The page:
Loto is attempting two very difficult things, being all things to all people, and being a force to help move a neighborhood market upscale from a food perspective.
The great thing about Loto is it genuinely seems to be a place that wants to serve the neighborhood, not just make a killing off the current condo craze.
Loto's neighborhood (LOwerTOwn) is rapidly transitioning from a desolate corner of sleepy/scary downtown St Paul to an upscale residential loft community. The interesting thing about the lofts in lowertown is that they are far more affordable than downtown Minneapolis but just as nice and usually bigger - They are cheaper mainly because right now there is basically nothing to do at night in Lowertown.
Galtier Plaza, Loto's physcial home, itself is the product of a late-80s, real-estate developer driven and ambitious attempt to move the neigborhood upscale. It's fascinating to see Loto as an individual's atttempt to do the same thing, not only to cash in on what might be a fad, but actually hang in there to possibly make eastern downtown St. Paul's second try at privately funded gentrification more than a fad.
The behemoth Galtier building is made up of upscale (for the 80s) apartments/condos. The changes to the bottom 5 floors of the building are the what's really interesting. Originally a mixture of retail, restaurants, and a very nice 1st run movie theatre, Galtier' shops and restaurants themselves just could never draw enough people into the area to support themselves, and the retail part of the project was a big money loser for the original developers.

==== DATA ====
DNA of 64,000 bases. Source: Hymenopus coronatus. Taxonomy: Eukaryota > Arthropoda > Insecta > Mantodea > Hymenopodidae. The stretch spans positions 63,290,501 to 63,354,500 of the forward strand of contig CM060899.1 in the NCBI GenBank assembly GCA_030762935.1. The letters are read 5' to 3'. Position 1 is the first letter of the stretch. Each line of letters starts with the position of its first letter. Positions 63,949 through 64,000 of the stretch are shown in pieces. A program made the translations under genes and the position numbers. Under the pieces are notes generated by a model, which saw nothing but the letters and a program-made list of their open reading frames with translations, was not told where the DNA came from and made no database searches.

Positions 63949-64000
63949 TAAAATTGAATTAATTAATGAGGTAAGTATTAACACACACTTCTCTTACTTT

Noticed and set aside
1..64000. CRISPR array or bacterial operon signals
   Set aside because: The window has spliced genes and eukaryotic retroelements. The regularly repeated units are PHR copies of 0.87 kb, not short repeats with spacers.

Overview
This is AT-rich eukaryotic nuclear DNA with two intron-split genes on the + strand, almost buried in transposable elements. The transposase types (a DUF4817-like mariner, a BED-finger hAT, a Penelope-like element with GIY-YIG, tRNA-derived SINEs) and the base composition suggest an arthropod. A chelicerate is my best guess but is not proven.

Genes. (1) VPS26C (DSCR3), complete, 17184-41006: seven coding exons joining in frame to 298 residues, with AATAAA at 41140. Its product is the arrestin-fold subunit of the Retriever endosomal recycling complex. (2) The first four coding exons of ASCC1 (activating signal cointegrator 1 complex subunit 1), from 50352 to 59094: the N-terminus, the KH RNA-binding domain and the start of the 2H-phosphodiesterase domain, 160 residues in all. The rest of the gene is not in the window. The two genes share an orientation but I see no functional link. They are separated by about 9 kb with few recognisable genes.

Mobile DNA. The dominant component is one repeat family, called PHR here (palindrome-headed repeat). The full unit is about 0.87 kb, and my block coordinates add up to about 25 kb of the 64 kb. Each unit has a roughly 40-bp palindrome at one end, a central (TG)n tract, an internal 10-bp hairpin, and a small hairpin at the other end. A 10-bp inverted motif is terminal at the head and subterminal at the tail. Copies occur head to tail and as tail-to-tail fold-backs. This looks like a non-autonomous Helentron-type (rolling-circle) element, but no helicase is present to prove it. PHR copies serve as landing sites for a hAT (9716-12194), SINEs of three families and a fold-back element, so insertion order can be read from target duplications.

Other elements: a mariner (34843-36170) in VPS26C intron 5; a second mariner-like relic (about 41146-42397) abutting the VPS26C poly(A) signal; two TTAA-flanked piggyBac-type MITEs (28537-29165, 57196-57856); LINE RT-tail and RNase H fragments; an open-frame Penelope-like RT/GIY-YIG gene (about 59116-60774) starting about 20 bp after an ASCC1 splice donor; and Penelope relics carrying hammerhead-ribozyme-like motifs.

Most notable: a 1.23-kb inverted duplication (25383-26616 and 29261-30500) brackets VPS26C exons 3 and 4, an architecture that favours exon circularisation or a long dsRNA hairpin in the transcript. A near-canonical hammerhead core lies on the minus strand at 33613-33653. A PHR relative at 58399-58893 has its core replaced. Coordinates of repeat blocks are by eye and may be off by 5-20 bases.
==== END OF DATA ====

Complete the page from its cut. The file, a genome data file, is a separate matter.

Galtier Plaza is now all offices with a few restaurants that close at 4PM serving lunch to the office workers.
Except Loto. Loto is a bakery, coffee shop, bar, and restaurant. EVERYTHING a real residential neigborhood needs from a food point of view, and it's open until 1AM.
But when you're trying to be everything, its very difficult to be very very good at anything. The bakery goods probably come closest to being outstanding. The bar is very nice, great ambiance and new industrial decor. The food is good, not great. The service is friendly and attentive.
The current condo boom is the second very similar attempt by developers to do their thing; buy land cheap, build condos, and make a killing. David Fhima won't make a killing with a places like Loto but his efforts will determine whether this transformation of lowertown will fizzle like the last one.